Stylistic burlesque of grand opera and other ‘serious’ musical forms, so prominent a feature of Sullivan’s earlier operettas, is hardly in evidence in Iolanthe. The Queen of the Fairies was dressed by Gilbert in a costume clearly meant to evoke Wagner’s Brünnhilda, and the Fairies’ cries of ‘Aiaiah, willaloo’ recall the Rhinemaidens. Iolanthe’s invocation, with its expressive oboe solo, carries similar Wagnerian associations. In both these musical instances, however, the musico-dramatic impact transcends mere pastiche. Sullivan had matured as an operetta composer and we must look elsewhere for a humour which had become more subtle - to the ‘Nightmare Song’ for example. In his earlier patter songs, he had been content to provide a musical momentum for the verbal gymnastics: to use Mountararat’s words, he did ‘nothing in particular, but did it well’. The ingenious orchestral commentary which colours the Lord Chancellor’s nocturnal fantasies, however, set the song on a musical plane above others in the same genre. 

The Victorian political and legal background against which the work is set may no longer be entirely familiar, but much - including the musings of Private Willis in the opening of Act II - remains apposite; the occasional topical references such as the Queen of the Fairies’ apostrophe to Captain Eyre Massey Shaw, Chief of the London Fire Brigade, present no barriers to enjoyment. The essence of Iolanthe remains timeless. For all its familiarity, however, the libretto’s originality within the context of nineteenth century theatrical writing should not be overlooked. Its qualities inspired Sullivan to compose one of his most consistently imaginative scores and create, with Gilbert, a work of exceptional artistic unity. For many a connoisseur Iolanthe is the quintessential Savoy opera, the very finest of all.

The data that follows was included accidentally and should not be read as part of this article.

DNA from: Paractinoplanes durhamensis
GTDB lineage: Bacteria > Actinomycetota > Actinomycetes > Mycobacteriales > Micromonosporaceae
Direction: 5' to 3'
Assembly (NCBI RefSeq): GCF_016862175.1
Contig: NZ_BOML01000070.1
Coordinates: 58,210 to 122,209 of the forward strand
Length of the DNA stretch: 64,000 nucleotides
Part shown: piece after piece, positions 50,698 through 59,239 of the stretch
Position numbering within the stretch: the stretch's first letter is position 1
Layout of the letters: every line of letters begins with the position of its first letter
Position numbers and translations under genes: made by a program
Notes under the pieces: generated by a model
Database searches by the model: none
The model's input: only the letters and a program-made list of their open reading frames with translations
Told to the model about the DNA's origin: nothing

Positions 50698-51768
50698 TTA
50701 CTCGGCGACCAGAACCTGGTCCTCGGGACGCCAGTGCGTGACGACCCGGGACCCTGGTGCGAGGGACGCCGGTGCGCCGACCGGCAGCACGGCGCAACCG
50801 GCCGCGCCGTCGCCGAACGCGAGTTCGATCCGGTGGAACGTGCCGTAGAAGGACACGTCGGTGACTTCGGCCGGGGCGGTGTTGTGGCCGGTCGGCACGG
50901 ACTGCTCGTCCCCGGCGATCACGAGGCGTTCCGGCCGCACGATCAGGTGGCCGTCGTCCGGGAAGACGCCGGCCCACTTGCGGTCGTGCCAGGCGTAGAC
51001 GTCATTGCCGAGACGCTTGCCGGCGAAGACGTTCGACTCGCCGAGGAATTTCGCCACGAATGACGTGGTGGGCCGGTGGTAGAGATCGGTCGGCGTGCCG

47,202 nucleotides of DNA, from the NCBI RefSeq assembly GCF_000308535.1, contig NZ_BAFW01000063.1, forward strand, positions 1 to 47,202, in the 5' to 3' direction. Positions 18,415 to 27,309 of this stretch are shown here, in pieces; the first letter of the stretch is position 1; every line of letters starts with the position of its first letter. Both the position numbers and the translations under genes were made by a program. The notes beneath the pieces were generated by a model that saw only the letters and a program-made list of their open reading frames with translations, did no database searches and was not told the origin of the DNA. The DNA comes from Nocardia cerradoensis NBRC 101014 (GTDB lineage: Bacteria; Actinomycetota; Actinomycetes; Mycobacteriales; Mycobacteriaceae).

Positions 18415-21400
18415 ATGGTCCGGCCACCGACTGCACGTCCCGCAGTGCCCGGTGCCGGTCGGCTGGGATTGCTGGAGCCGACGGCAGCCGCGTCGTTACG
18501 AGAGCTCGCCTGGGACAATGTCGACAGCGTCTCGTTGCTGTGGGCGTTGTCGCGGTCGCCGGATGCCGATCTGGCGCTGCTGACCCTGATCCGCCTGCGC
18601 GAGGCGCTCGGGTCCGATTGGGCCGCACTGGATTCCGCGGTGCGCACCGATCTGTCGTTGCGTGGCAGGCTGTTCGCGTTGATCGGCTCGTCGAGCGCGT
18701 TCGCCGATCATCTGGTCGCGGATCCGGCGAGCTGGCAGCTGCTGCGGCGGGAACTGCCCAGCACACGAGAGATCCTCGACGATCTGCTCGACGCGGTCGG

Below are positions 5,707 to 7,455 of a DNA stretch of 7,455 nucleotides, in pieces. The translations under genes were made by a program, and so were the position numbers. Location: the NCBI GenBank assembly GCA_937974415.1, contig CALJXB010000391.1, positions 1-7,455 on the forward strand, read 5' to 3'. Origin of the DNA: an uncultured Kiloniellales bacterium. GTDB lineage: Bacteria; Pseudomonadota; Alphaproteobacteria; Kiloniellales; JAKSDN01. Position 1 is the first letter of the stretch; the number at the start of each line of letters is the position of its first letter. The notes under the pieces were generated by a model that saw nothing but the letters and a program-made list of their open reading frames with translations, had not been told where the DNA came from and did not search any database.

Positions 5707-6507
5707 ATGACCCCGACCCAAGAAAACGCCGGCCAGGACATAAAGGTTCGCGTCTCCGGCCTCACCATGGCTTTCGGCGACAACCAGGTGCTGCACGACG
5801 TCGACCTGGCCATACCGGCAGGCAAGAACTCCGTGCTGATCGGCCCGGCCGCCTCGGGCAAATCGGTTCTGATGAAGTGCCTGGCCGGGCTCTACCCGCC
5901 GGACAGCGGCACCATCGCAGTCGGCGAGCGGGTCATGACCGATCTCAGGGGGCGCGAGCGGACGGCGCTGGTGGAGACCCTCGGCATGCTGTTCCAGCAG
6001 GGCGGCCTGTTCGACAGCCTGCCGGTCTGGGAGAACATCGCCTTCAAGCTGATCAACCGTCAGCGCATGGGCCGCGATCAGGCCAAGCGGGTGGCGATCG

CD ONE
  1. Overture
  2. Tripping Hither, Tripping Thither
  3. Iolanthe! From Thy Dark Exile
  4. Good Morrow, Good Mother
  5. Fare Thee Well, Attractive Stranger
  6. Good Morrow, Good Lover
  7. None Shall Part Us From Each Other
  8. Loudly Let The Trumpet Bray
  9. The Law Is The True Embodiment
  10. My Well Loved Lord and Guardian Dear
  11. Nay, Tempt Me Not
  12. Spurn Not The Nobly Born
  13. My Lords It May Not Be
  14. When I Went To The Bar / Finale Act One
  15. When Darkly Looms The Day
  16. This Gentleman Is Seen
  17. For Riches and Rank I Do Not Long
  18. The Lady Of My Love Has Caught Me
  19. Go Away Madam
  20. Oh! Chancellor Unwary
  21. Henceforth, Strephon, Cast Away
  22. With Strephon For Your Foe
CD TWO
  1. When All Night Long
  2. Strephon's A Member of Parliament!
  3. When Britain Really Rul'd The Waves
  4. In Vain To Us You Plead
  5. Oh, Foolish Fay
  6. Tho'p'raps I May Incur Your Blame
  7. Love, Unrequited, Robs Me Of My Rest
  8. If You Go In
  9. Fold Your Flapping Wings
  10. If We're Weak Enough To Tarry
  11. My Lord, A Suppliant At Your Feet I Kneel
  12. It May Not Be So For The Fates Decide!
  13. Finale Act Two: Soon As We May
  14. Introduction (Allegro Moderato)
  15. Pas De Chales (Adante Espressivo)
  16. Valse (Tempo di Valse)
  17. St George and The Dragon (Allegretto)
  18. Galop (Presto Vavace)